McKehnie, Rosemary and Körner, Barbara (2009) Unruly Narratives: Discovering the Active Self. In: Narrative, Memory and Identities. University of Huddersfield, Huddersfield, pp. 67-75.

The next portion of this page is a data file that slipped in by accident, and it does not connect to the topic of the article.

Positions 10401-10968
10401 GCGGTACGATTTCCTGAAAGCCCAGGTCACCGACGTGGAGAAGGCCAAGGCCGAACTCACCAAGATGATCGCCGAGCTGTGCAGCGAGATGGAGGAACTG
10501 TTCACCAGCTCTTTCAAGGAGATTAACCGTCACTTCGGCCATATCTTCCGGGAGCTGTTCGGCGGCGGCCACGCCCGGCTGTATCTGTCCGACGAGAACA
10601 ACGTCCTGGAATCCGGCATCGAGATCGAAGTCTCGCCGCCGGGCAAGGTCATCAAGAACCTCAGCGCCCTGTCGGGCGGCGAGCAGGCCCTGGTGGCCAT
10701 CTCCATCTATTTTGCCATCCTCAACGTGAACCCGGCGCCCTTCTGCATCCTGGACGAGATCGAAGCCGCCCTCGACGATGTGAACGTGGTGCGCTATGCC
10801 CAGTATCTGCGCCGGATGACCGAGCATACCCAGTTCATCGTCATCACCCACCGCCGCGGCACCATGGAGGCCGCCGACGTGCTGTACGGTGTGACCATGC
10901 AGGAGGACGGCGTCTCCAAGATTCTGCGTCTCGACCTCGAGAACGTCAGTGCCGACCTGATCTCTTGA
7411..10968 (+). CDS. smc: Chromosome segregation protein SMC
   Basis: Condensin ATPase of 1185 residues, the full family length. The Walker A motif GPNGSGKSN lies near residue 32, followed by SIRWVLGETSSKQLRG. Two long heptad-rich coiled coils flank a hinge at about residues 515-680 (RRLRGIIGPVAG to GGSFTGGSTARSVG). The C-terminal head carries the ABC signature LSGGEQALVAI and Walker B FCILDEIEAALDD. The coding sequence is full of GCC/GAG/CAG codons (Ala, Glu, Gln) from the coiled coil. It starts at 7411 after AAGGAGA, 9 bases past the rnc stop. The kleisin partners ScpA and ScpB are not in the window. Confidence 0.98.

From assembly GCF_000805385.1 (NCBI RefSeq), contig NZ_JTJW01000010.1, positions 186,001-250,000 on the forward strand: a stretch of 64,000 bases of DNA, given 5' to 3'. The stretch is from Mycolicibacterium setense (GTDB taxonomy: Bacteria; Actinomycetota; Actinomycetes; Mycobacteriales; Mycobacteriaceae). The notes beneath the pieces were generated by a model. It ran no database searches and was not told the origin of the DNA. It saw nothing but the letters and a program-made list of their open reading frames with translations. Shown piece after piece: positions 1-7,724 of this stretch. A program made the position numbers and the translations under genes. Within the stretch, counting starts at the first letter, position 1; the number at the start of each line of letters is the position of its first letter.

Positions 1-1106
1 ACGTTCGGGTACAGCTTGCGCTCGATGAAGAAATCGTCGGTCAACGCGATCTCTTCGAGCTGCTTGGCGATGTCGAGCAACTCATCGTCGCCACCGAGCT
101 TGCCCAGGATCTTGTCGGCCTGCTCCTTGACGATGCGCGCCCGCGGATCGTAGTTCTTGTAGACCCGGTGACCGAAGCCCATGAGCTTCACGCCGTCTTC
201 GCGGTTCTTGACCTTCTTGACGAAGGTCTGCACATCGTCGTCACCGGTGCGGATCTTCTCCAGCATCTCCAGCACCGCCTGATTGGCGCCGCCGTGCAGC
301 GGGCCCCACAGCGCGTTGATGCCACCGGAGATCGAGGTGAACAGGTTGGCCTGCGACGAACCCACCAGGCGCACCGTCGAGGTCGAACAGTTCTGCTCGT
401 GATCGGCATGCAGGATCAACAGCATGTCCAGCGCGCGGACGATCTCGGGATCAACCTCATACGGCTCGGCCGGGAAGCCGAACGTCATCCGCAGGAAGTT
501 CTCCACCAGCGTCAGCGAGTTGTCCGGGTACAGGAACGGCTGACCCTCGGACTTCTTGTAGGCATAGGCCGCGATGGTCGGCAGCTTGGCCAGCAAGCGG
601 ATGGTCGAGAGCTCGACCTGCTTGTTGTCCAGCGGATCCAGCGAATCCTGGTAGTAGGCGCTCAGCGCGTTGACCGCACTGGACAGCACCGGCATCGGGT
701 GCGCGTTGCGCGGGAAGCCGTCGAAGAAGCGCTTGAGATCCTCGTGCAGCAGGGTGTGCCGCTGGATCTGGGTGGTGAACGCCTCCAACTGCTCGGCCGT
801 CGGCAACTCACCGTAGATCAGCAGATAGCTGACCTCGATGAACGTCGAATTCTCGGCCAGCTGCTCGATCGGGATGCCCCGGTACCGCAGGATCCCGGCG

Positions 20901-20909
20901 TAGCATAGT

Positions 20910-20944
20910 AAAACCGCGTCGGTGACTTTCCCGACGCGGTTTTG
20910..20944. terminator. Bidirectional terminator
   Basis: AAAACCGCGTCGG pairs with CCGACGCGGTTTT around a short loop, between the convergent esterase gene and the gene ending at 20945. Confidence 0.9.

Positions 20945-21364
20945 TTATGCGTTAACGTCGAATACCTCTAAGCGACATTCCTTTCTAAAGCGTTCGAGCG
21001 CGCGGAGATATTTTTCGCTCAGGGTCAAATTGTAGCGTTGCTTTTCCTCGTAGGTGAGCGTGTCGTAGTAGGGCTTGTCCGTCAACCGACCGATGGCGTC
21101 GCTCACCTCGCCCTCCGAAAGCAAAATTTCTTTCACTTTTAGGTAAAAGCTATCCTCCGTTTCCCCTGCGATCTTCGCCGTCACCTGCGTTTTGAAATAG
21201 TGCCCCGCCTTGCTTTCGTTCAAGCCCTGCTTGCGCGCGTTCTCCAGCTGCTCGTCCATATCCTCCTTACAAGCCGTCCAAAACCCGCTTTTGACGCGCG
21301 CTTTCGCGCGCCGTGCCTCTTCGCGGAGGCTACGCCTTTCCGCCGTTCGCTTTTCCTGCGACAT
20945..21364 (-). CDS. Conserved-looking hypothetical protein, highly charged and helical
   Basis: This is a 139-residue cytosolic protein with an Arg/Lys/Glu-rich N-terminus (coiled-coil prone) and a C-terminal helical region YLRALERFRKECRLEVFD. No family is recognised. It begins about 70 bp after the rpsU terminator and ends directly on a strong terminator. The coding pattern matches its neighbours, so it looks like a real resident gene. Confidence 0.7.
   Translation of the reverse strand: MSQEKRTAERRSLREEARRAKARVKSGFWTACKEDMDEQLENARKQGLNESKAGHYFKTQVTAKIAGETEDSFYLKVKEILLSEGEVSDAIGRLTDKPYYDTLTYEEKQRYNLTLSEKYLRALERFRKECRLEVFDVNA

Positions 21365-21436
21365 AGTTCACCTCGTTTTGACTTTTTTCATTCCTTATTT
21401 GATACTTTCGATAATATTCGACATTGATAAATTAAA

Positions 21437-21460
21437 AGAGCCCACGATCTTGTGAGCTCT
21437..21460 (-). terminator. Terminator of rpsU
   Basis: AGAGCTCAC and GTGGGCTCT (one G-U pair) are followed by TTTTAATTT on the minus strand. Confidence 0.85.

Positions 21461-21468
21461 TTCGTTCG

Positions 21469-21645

In this paper, we will discuss the findings from research which explores the biographical experience of adults who have been involved in activism1 across their lifetime. The age range of those involved extended from early twenties to late seventies. The material is drawn from nineteen in-depth interviews that illuminate how disparate experiences of activism over time acquire continuity and coherence within a reflective narrative which builds and communicates a mature self-identity. Sociological research on social movement activism has followed a trajectory which echoes the wider shifts in the discipline. Early research on social movements tended to focus on the evaluation of the ‘effectiveness’ of particular campaigns (for example, McCarthy and Zald, 1977). More recently, research has followed theoretical interests in the cultural struggle for meaning and the social relations and identities which have emerged from activism (see Melucci, 1989; 1996; Touraine, 1995). While this has instigated research that focuses on social innovation and social networks, research still tends to be based on specific campaigning moments and social constellations. Key aspects of theoretical models of contemporary activism – that activism is about critical reflection and social identity, and that the ‘effects’ of movements are not limited to specific campaigns but create radical actors and ideas that ripple out into society, what Melucci (1996) terms latency – are still relatively under-examined. The aim of this project is to contribute to such critical examination, and to throw light on the shifting subjective significance of being active over time, through periods of activism over the lifecourse and transitions between campaigning issues and styles.

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